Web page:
But now we're in WA and it's much cooler & a lot less humid so I was happy that I could start doing my topiaries again.
Plus, I have a great porch to put these on :)
I don't remember where I found the original inspiration as it was about 8-9 yrs ago. Maybe a Southern Living mag?? Anyway, I'm sure there's tons of inspiration out there but I didn't bother to check since I've done these before.
So here's how you make them:Grab yourself 3 pumpkins in 3 sizes...think of it as making a pumpkin snowman :)
Doesn't that small pumpkin have the best stem??
Of course, you don't have to do 3, 2 would work really nice, too. (The fatter, rounder ones work better than the taller, more oval ones)
Then recruit the minions to help de-gut the pumpkins...
You'll want to cut a hole in just the top of the fattest pumpkin and a hole in the top and bottom of the 2 smaller pumpkins.
After gutting 6 pumpkins I realized I really need some cool pumpkin carving tools like they have on Halloween Wars :)
Set the pumpkins on each other & adjust the holes so they sit better.
Then fight with your kids over the power tools...cause power tools are fun :)
I used 2 different drill bits. The top pumpkin has small holes, the middle has big holes & the biggest pumpkin has both. Of course, it's your pumpkins & you can do what you want!
That type of drill bit that is in the pic makes a cleaner hole. I had 2 different kinds of drill bits & the bigger holes didn't quite cut as clean of a hole. But I had to use what the hubby had!
Then clean them up a bit...along with your grass that looks like a pumpkin massacre has taken place.
All those pumpkin guts are just from the drilling!
Stack the pumpkins on top of each other in an urn or something similar. I have flower pots/urns that are on my porch year round & usually use those. I find that I like to use something to somewhat hold them together. Usually I use garden stakes but since I couldn't find those I used some metal bbq skewers.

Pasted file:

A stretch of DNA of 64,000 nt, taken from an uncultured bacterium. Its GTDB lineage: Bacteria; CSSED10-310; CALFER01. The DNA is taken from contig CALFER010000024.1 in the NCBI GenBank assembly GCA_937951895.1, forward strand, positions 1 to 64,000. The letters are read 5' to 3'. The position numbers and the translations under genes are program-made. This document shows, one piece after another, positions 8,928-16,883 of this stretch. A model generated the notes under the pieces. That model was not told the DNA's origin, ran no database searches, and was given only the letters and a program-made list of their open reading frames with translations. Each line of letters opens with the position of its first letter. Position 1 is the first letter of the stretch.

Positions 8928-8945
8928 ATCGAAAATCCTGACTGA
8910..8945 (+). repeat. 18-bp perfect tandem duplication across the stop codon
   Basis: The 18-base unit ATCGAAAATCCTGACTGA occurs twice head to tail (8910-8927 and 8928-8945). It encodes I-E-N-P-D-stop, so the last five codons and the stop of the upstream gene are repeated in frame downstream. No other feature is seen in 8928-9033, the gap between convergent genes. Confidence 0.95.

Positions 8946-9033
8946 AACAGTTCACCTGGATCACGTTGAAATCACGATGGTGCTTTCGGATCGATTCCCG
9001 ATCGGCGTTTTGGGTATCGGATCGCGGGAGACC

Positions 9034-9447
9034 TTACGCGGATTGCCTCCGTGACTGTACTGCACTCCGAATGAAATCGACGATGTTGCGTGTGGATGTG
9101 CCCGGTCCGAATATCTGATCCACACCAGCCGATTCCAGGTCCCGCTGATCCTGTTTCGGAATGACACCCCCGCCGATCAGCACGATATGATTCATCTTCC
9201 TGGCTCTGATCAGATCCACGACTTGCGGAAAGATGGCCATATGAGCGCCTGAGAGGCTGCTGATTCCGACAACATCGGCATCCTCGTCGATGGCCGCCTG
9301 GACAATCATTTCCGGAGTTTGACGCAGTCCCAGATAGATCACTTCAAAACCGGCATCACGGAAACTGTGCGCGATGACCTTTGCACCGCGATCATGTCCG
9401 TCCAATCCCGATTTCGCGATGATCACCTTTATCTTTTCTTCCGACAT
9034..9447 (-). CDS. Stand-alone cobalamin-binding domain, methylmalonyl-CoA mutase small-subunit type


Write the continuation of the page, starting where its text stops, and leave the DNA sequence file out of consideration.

Hey, they worked! Just use something to stake the pumpkins to each other. You don't need a ton. I only used 3 per topiary.
Then feed some lights through all 3 pumpkins. I used 50 mini clear lights with a white cord for each one. I find that the white cord looks better than green when it's lit up.
You'll need to cut a smaller hole in the back of the large pumpkin for the cord to come out. You should probably do that before putting the lights in.
Wrap some grapevine garland around the pumpkins & add some fall foliage.
The grapevine garland I think helps hold the pumpkins in place a bit, too.
I also added a cute little scarecrow (Michaels on sale for $4.99) sitting on a small hay bale (leftover from last year) to hide some of the cord.
And at night...
I wish I had a better pic. It really does look so much better in person :)
So here's a few things to keep in mind:
If you live in a hot/humid climate your topiary won't last as long. When I lived in TN I would usually get about 2 weeks out of this before it would start to smoosh in. Although, when we would have a warmer month I would barely get a week and a half out of it.
If your topiary is exposed to the elements (like rain) it probably won't last as long. (Mine are on a covered porch)
I've thought about doing this with fake pumpkins but haven't for 3 reasons: 1) I'm thinking it might be a fire hazard to have lights inside of those fake pumpkins (but not sure), 2) they are so light that I would worry about my topiary not staying up, and 3) real pumpkins are just so much more pretty!
Like I said, you could also do this with just 2 pumpkins. Or cut a design that flows through all 3 pumpkins. You can really get creative with this!